Economic analysis released by the California Air Resources Board in 2016 shows that achieving their 2030 carbon reduction target with market-based policies costs $1.7 billion, while a regulation-based approach costs $9.7 billion.
The analysis shows that market-based policies can achieve the same carbon reduction target as regulatory policies, but at an 80% cheaper cost.
Takeaway: while limiting U.S. fossil fuel production can reduce carbon emissions, achieving the vast majority of reductions needed to avoid the worst climate risks requires reducing fossil fuel consumption.
A 2016 report calculates that a U.S. Federal Government phase-out of all fossil fuel leases would reduce carbon emissions by an amount (100 million tons by 2030) roughly equal to recent Federal fuel efficiency regulations.
As the figure below shows, this phase-out would close the gap by 9%, in 2030, between where U.S. emissions are trending and where they must be to avoid the worst climate risks.
The average American currently eats over a pound of beef each week (roughly equal to 4 burgers), and beef is between five and ten times worse for the climate than chicken.
The U.S. produces one-fifth of the world's beef, which is responsible for nearly 10% of global greenhouse gas emissions.
Thus, reducing beef consumption to 1 burger per week (the maximum amount consistent with a sustainable global emissions level) would eliminate 1.5% of global greenhouse gas emissions.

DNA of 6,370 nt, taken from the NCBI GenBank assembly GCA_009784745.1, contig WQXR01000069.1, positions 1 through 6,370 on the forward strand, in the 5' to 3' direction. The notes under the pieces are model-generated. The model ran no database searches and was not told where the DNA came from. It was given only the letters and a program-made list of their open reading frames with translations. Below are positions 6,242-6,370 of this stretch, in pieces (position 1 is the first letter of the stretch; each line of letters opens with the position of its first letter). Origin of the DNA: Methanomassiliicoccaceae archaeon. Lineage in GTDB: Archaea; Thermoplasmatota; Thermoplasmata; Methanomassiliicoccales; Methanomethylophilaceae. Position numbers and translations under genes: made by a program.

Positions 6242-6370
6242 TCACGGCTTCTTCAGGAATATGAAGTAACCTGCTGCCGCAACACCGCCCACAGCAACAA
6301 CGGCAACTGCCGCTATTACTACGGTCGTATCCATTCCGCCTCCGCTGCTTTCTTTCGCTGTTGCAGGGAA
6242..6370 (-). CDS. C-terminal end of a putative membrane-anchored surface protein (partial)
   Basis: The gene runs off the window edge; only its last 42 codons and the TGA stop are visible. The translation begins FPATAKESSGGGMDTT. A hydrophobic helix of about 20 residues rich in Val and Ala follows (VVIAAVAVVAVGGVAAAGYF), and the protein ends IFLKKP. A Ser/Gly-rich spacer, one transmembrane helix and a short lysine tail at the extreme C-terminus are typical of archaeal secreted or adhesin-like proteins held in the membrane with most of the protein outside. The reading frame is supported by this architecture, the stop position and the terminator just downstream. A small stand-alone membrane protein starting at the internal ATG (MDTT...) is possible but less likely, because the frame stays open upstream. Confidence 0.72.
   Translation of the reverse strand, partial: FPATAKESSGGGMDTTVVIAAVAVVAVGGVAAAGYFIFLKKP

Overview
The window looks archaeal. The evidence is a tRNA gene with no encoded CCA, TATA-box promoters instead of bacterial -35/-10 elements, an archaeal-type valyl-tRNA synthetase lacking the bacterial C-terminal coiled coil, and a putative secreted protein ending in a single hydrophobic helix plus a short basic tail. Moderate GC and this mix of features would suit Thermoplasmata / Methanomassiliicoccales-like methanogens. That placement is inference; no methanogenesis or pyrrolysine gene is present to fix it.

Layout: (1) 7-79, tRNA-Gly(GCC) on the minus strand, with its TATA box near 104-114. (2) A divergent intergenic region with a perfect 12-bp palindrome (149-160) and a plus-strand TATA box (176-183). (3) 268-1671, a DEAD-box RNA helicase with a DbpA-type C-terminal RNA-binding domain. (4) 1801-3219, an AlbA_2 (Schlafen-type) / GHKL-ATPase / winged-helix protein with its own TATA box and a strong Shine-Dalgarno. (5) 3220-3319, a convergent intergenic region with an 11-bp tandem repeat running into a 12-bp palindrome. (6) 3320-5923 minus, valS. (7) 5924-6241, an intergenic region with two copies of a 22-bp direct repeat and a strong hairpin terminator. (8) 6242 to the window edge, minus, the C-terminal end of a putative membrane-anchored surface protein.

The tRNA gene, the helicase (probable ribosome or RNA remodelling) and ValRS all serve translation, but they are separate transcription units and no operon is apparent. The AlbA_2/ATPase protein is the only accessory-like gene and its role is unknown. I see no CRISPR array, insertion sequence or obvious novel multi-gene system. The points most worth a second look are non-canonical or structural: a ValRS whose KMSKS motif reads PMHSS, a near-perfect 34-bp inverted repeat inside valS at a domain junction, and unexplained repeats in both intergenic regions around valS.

A 2015 study finds that reducing global greenhouse gas emissions can save nearly half of Hawaii's coral reefs, whereas failing to reduce emissions will result in a complete loss of Hawaii's coral reefs.
About 38% of the ocean around Hawaii is covered by coral reef—if we don't reduce emissions, Hawaii will risk losing all of its coral reefs by 2100, but if we do cut emissions, Hawaii would keep about 15% coral reef cover.
Reducing global emissions would provide between $10 and $30 billion in benefits to Hawaii between today and 2100 due to increased tourism and sustained local fisheries.
Takeaway: while it may be the case that hybrids are better for the climate than electric cars in some places today, electric cars have more potential than hybrids to reduce emissions from oil in the long run.
A 2015 report measured that two-thirds of Americans live in regions (including California, Texas, Florida, New York, New England, and the entire Northwest) where driving an electric vehicle (EV) produces fewer greenhouse gases (GHGs) than the most efficient gas-powered vehicle.
Even in regions where electricity used to charge EVs is the dirtiest, an EV pollutes 21% less than the average new gasoline-powered vehicle.
If the U.S. moved to a grid supplied by 80% renewable energy, an EV would emit roughly 90% less GHG pollution than the current average new gasoline-powered vehicle.